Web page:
This is how they do it.

I am a regular contributor to the CASE Social Media blog. My sixth post there is cross-posted here.

Celebrating my college next year at the Jersey shore prom weekend =) I had a W&M theme going for prom--I met a future classmate who was my friend's date, and chased down a random woman on the beach to tell her that I liked her W&M shirt =) When I google William & Mary Class of 2015, the top result is the Facebook page we created for incoming students. In just a few days, these bright and hopeful new students will show up on campus for orientation. They’ve been active members of our community for months.

William & Mary Class of 2015 on Facebook launched on December 1, 2010 first as a community for early decision admits. As William & Mary Dean of Admission Henry Broaddus states, “early decision students already bleed green and gold.” So we intentionally allow the enthusiasm about William & Mary to simmer away on Facebook for a few months while the rest of the class is admitted. In late March, another 4,000+ were notified about the Class of 2015 Facebook page.

The Undergraduate Admission team hosts the Facebook party while students are deciding. Admission selects a group of current students (Tribe Ambassadors!) to field questions and generate discussion within the online community. Don’t misunderstand the intent, a primary goal is to convince the best students to attend William & Mary.

By May 1, some percentage of admitted students become enrolling students and the wildly enthusiastic Orientation team takes over management of the Facebook page. Throughout the summer months, orientation staff post reminders and instructions but the bulk of the conversation is, as it should be, among the enrolling students.

As of August 11, 2011, the page has 1,610 “Likes.” (Note: William & Mary typically enrolls a freshman class of 1,450.)  Photos, videos, and the personalities of incoming students fill the space as connections are made, fears are allayed, and information is shared. In a recent seven-day period, the vibrant community produced:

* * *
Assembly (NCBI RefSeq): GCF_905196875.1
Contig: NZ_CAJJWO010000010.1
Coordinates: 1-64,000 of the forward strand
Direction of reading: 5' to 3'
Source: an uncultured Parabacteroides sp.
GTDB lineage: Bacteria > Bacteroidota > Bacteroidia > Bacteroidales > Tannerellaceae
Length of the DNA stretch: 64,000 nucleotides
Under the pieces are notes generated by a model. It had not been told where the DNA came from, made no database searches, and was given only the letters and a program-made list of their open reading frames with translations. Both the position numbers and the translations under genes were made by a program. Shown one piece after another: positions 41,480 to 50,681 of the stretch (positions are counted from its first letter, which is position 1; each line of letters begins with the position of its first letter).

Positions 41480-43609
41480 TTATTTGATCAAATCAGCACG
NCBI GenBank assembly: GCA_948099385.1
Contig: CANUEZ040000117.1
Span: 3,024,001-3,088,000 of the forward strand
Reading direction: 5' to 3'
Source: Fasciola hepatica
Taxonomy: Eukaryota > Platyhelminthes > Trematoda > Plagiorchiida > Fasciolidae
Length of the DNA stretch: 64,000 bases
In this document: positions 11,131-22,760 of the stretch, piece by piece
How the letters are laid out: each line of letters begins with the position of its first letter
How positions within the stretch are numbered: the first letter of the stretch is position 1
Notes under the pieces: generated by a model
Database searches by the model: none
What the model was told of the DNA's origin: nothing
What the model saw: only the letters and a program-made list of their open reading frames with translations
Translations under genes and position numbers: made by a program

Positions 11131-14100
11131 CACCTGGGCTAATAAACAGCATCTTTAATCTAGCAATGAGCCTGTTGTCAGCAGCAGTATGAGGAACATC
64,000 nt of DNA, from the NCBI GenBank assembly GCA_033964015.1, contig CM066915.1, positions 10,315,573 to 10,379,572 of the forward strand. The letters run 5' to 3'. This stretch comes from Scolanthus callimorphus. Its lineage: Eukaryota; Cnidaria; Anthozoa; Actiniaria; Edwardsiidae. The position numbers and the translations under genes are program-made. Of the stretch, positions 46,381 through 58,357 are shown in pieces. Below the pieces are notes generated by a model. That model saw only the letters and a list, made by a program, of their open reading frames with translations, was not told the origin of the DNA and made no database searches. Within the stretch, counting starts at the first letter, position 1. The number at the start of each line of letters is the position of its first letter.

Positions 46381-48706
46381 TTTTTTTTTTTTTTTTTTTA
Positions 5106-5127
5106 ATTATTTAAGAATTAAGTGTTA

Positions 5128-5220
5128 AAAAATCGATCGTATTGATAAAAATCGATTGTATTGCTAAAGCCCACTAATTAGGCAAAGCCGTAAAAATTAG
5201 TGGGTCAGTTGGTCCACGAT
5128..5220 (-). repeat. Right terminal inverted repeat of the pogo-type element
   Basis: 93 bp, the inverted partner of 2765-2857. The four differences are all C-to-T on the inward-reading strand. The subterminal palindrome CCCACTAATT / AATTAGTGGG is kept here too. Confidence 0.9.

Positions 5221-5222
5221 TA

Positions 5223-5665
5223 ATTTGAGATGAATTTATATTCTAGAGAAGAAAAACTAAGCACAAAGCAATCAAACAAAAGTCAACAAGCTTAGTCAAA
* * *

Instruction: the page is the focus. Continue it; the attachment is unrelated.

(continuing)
• 58 posts
  • 261 likes on posts
  • 235 comments to posts
  • 3 new discussion threads and 14 posts to threads

Comments and posts run the gammet; everything from Who else is in love with Harry Potter? to Where can I find a move-in schedule? to Does anyone know if there’s a limitation on how many posters you can hang up in your dorm? to So who else is in the 7 person Caribbean Identities class?

Since December 1, this enthusiastic crew of incoming students also started (and continued) 81 discussion topics covering everything from Rock Climbers?? to Favorite Books to Need a cheap minifridge?!

Like many colleges and universities, William & Mary first used a custom spot within our campus portal as the online community for admitted and new students. The portal solution worked for a while but about five years ago, we abandoned it and moved to Facebook. For those thinking about creating an official Facebook presence for new students or wondering how to turn it up a notch on an already established page, consider this: